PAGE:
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Monday, December 10, 2012

Middle East Update

First, Egypt:  Last week Pres. Morsi had backed down on his proclamation of absolute power that would have excluded his decrees from judicial review, he apparently gained back his chutzpah by declaring what essentially is martial law. From the Telegraph:
The decree, published in the government gazette, takes effect on the eve of mass rival protests on the referendum and follows street clashes that have left seven people dead and hundreds injured.
It orders the military to fully co-operate with police "to preserve security and protect vital state institutions for a temporary period, up to the announcement of the results from the referendum," according to a copy of the decree obtained by AFP.
The Egyptian military has, according to news reports, sought to stay neutral in this matter, so this type of decree will test whether the military is willing to bend its will to that of Morsi's.

Also, this AP story (h/t Weasel Zippers) discusses why the Muslim Brotherhood is so anxious to pass the draft Constitution before Egyptians have a chance to debate it:
One of Egypt's most prominent ultraconservative Muslim clerics had high praise for the country's draft constitution. Speaking to fellow clerics, he said this was the charter they had long wanted, ensuring that laws and rights would be strictly subordinated to Islamic law.

"This constitution has more complete restraints on rights than ever existed before in any Egyptian constitution," Sheik Yasser Borhami assured the clerics. "This will not be a democracy that can allow what God forbids or forbid what God allows."
(Underline added). I never thought they wanted a democracy (well, republic, to be accurate), but at least Borhami had the honesty to admit it.

Second, Syria: Lest anyone forget, this is turning into another al-Qaeda run conflict. From the New York Times:
The lone Syrian rebel group with an explicit stamp of approval from Al Qaeda has become one of the uprising’s most effective fighting forces, posing a stark challenge to the United States and other countries that want to support the rebels but not Islamic extremists.
Money flows to the group, the Nusra Front, from like-minded donors abroad. Its fighters, a small minority of the rebels, have the boldness and skill to storm fortified positions and lead other battalions to capture military bases and oil fields. As their successes mount, they gather more weapons and attract more fighters.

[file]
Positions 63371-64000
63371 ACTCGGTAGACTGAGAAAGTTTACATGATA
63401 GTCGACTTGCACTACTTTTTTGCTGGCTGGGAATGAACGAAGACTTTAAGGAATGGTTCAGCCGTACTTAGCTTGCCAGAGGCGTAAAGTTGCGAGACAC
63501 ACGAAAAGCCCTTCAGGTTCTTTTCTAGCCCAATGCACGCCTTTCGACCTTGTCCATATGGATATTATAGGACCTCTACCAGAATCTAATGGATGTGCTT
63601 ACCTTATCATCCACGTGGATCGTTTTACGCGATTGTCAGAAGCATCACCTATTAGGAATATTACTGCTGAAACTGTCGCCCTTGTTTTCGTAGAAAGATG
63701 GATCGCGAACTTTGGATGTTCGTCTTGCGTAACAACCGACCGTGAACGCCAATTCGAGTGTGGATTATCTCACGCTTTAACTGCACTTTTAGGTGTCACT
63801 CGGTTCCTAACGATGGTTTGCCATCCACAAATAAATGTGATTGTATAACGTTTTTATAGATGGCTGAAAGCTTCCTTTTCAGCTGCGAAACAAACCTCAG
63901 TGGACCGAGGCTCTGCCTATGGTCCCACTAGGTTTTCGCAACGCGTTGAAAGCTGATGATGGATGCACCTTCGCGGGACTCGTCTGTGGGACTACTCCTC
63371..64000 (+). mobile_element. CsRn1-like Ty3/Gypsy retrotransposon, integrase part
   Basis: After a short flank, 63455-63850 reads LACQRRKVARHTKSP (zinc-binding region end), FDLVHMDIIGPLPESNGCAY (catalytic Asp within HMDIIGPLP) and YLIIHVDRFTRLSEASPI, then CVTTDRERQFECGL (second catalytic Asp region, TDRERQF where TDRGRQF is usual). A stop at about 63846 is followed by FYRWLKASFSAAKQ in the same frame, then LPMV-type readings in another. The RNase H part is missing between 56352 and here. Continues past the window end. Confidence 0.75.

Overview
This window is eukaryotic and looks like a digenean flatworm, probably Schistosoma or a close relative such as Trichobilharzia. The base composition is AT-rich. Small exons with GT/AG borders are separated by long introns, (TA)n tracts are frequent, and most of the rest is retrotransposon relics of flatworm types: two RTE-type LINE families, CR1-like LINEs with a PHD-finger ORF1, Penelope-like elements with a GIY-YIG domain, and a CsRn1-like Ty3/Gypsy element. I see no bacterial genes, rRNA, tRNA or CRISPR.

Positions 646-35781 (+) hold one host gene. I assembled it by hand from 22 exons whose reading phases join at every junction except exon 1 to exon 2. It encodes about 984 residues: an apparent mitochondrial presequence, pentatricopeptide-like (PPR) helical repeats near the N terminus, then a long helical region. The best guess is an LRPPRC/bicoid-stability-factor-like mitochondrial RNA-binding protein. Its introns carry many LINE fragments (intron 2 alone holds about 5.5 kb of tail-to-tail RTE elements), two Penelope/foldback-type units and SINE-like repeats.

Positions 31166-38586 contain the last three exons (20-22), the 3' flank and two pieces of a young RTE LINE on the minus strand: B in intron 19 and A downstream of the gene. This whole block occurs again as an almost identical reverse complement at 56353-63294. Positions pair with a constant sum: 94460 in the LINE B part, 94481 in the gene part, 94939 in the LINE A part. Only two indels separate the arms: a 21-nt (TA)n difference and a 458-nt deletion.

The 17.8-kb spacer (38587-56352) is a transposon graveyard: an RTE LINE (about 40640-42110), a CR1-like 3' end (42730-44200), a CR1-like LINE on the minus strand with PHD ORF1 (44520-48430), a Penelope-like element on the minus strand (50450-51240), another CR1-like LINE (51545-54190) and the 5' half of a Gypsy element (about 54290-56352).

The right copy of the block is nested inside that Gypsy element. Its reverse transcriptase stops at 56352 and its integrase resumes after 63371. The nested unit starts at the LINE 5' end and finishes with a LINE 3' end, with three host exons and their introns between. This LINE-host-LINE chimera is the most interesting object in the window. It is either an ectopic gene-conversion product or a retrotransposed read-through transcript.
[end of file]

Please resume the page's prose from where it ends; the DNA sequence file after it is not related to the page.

The group is a direct offshoot of Al Qaeda in Iraq, Iraqi officials and former Iraqi insurgents say, which has contributed veteran fighters and weapons.

“This is just a simple way of returning the favor to our Syrian brothers that fought with us on the lands of Iraq,” said a veteran of Al Qaeda in Iraq, who said he helped lead the Nusra Front’s efforts in Syria.

The United States, sensing that time may be running out for Syria’s president, Bashar al-Assad, hopes to isolate the group to prevent it from inheriting Syria or fighting on after Mr. Assad’s fall to pursue its goal of an Islamic state.

As the United States pushes the Syrian opposition to organize a viable alternative government, it plans to blacklist the Nusra Front as a terrorist organization, making it illegal for Americans to have financial dealings with the group and most likely prompting similar sanctions from Europe. The hope is to remove one of the biggest obstacles to increasing Western support for the rebellion: the fear that money and arms could flow to a jihadi group that could further destabilize Syria and harm Western interests.

When rebel commanders met Friday in Turkey to form a unified command structure at the behest of the United States and its allies, jihadi groups were not invited.

The Nusra Front’s ally, Al Qaeda in Iraq, is the Sunni insurgent group that killed numerous American troops in Iraq and sowed widespread sectarian strife with suicide bombings against Shiites and other religious and ideological opponents. The Iraqi group played an active role in founding the Nusra Front and provides it with money, expertise and fighters, said Maj. Faisal al-Issawi, an Iraqi security official who tracks jihadi activities in Iraq’s Anbar Province.

But blacklisting the Nusra Front could backfire. It would pit the United States against some of the best fighters in the insurgency that it aims to support. While some Syrian rebels fear the group’s growing power, others work closely with it and admire it — or, at least, its military achievements — and are loath to end their cooperation.
The goal is not necessarily to keep the Nusra Front out of the fighting, but to make sure that they don't have a place at the table afterwards, and are too weak to usurp the revolution like the Bolsheviks did in Russia. Blacklisting the group is merely a weak attempt at a strategy of using the group militarily now, but cutting them off from the spoils later. I suspect it is too late if the Nusra Front is already playing a key role, however. They obviously have the military strength and popularity.The other groups won't simply be able to ignore them, and may be powerless to keep them from taking a part in a post-Assad government (assuming the rebels win).